The generations who were born before 80’s retain a nostalgic memory of their childhood illness. There was this friendly neighborhood doctor- elderly, respectable, kind, soft-spoken, witty, smart. One can walk to his clinic round the corner, to join a long line of people. The parents would patiently wait for their turn, chatting with neighbors about symptoms and schools, and observed a busy 'compounder' who dispensed medicine bottles of dark colored bitter medicine according to doctor's note. As a child, you were terrified to go in to get injection. You often did not notice actual injection, as the pain is drowned in your cry of fear and doctor’s witty remarks. You would suddenly start feeling great as you come out and pick up your bitter dark medicine. Overall, most of the time, one got better and cured after the doctor visit. The fee– paid in cash to the doctor- was a comfortably small fraction of one’s salary. Our vocabulary of ‘treatment’- (there was no such a word as- 'healthcare') is about 10 words, and involved less than 5 people- doctor, patient, compounder, nurse, dispensary, hospital, operation, medicine, illness, wellness.
Data is hot right now. We generate tons of it, but most of it sits there, latent, unused and useless. This is particularly pronounced when it comes to health and fitness data, where we strap on our fitness trackers and expect the pounds to melt away with each step passively logged.
But we haven't seen a dramatic improvement in our nation’s health with the emergence of the "quantified self movement" and the pervasiveness of wearables. We still live in a country where two-thirds of us are overweight or obese and 80 percent of adults do not get the recommended amount of exercise.
We forget that data alone is not the key to solving America’s health crisis. Knowing our step count or flights of stairs climbed won’t change our behavior. However, data with context - data that is proactive, timely and actionable - gives us the opportunity to design our environments for success and can help enable us to reach our health goals.
We all recognize that digital technologies are firmly embedded in our lives – the Internet of Things is becoming a reality, growing from 15 billion smart devices in 2015 to at least 50 billion by 2020. It is easier than ever before to connect data-generating appliances, machines and even complete industries to the internet. As a result, we are also creating vast amounts of data, faster and more detailed than ever before – 90% of all data in the world today has been created in the last two years alone.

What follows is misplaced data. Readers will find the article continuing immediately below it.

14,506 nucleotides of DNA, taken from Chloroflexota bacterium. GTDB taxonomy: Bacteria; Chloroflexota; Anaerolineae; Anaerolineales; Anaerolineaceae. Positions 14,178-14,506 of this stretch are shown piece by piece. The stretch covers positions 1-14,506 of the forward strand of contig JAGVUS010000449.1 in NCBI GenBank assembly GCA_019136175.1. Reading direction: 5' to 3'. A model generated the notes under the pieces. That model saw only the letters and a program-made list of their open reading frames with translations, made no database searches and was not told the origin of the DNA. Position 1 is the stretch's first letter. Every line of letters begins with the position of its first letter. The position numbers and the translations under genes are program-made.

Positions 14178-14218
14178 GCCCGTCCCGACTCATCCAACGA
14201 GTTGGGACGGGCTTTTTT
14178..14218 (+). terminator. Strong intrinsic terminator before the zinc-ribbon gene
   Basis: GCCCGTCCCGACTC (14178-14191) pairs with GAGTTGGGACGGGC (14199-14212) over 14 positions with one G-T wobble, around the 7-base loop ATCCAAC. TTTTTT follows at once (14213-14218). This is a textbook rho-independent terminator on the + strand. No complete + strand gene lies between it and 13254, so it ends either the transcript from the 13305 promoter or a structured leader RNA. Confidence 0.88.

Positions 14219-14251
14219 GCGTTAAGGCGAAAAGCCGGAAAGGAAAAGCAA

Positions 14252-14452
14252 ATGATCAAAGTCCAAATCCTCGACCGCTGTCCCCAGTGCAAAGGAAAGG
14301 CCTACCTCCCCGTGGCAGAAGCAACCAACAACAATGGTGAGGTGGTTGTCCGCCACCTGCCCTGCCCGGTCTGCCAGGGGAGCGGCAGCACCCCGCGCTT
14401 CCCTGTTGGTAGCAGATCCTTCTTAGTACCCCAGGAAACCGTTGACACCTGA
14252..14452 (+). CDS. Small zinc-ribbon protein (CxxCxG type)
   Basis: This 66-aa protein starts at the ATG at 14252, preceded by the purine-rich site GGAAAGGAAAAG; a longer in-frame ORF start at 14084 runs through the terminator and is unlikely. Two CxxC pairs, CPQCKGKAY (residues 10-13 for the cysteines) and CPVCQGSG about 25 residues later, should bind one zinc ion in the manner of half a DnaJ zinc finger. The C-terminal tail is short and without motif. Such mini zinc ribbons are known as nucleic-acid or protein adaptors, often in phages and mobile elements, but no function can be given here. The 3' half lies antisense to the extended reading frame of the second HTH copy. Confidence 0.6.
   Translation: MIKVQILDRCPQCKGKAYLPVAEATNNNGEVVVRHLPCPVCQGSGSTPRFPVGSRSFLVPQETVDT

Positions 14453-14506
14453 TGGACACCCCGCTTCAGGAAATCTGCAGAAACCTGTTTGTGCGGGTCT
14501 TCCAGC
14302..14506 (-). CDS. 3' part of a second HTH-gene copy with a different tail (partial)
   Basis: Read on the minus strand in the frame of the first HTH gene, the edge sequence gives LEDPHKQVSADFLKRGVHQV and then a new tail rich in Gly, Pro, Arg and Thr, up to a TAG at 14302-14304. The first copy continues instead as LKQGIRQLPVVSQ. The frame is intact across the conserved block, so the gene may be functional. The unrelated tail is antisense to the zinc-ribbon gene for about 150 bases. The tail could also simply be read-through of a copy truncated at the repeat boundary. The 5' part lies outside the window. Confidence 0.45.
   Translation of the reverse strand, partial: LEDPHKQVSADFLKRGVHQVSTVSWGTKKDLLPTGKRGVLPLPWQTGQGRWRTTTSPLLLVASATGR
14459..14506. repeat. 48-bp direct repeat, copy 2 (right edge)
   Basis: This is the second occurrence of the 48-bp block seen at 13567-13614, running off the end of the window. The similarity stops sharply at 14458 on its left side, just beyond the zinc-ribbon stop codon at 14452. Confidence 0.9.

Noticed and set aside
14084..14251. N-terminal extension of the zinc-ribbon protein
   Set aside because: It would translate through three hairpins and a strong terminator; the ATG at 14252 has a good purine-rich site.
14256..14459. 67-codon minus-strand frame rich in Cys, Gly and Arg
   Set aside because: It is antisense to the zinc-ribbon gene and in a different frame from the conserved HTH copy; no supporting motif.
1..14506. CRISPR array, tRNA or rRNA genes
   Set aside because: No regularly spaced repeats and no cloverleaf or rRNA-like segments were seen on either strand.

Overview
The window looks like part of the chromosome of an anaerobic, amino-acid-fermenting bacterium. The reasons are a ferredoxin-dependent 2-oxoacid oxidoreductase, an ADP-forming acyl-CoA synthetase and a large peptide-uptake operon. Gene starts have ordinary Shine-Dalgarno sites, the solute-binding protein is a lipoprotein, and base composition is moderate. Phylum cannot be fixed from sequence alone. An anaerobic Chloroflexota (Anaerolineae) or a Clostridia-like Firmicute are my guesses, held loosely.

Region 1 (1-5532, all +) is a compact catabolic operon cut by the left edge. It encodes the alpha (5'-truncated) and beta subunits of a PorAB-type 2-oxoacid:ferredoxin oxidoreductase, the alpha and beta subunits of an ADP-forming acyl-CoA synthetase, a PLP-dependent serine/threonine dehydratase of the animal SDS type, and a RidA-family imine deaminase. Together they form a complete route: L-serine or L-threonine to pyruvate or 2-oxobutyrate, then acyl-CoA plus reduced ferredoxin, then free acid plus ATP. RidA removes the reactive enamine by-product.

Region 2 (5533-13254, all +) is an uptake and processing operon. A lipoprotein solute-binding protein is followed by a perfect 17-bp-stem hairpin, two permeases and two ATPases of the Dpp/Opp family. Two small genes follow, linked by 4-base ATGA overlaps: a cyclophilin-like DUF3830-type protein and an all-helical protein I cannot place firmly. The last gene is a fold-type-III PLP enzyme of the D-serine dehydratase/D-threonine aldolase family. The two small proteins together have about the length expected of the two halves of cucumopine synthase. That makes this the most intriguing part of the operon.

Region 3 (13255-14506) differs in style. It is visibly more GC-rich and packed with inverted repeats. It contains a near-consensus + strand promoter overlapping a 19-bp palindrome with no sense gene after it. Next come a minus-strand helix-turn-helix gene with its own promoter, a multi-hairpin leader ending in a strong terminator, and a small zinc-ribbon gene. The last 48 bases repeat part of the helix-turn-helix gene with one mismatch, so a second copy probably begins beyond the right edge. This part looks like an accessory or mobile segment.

This big data revolution has led to the emergence of the Fourth Industrial Revolution, which is about combining connected devices with cloud computing, big data analytics and artificial intelligence - our critical infrastructures will become smart.
As compared to a global average of 2–2.5 percent of income spent on IT by healthcare providers, or even 6-15 percent being invested in IT in other sectors within India, anecdotal data from multiple sources indicate that healthcare providers in India rarely spend more than 0.5 percent of their annual revenue on information technology. Rather than investing in the necessary or customized (and consequently more expensive) software solutions that best suits the needs of the hospital, the oft-used strategy is to find cheaper available solutions or adopt those that have been created for smaller setups.
Instead of capitalizing on the immense potential of IT as a competitive differentiator (especially at a time when they could have a substantial first-mover advantage), hospitals in India seem to embrace the “cheap is good, free is better” philosophy. May be it has to do with a legacy mindset from about 20 years ago; however, it is indeed surprising considering the big and aspirational strides that many industries in India have taken.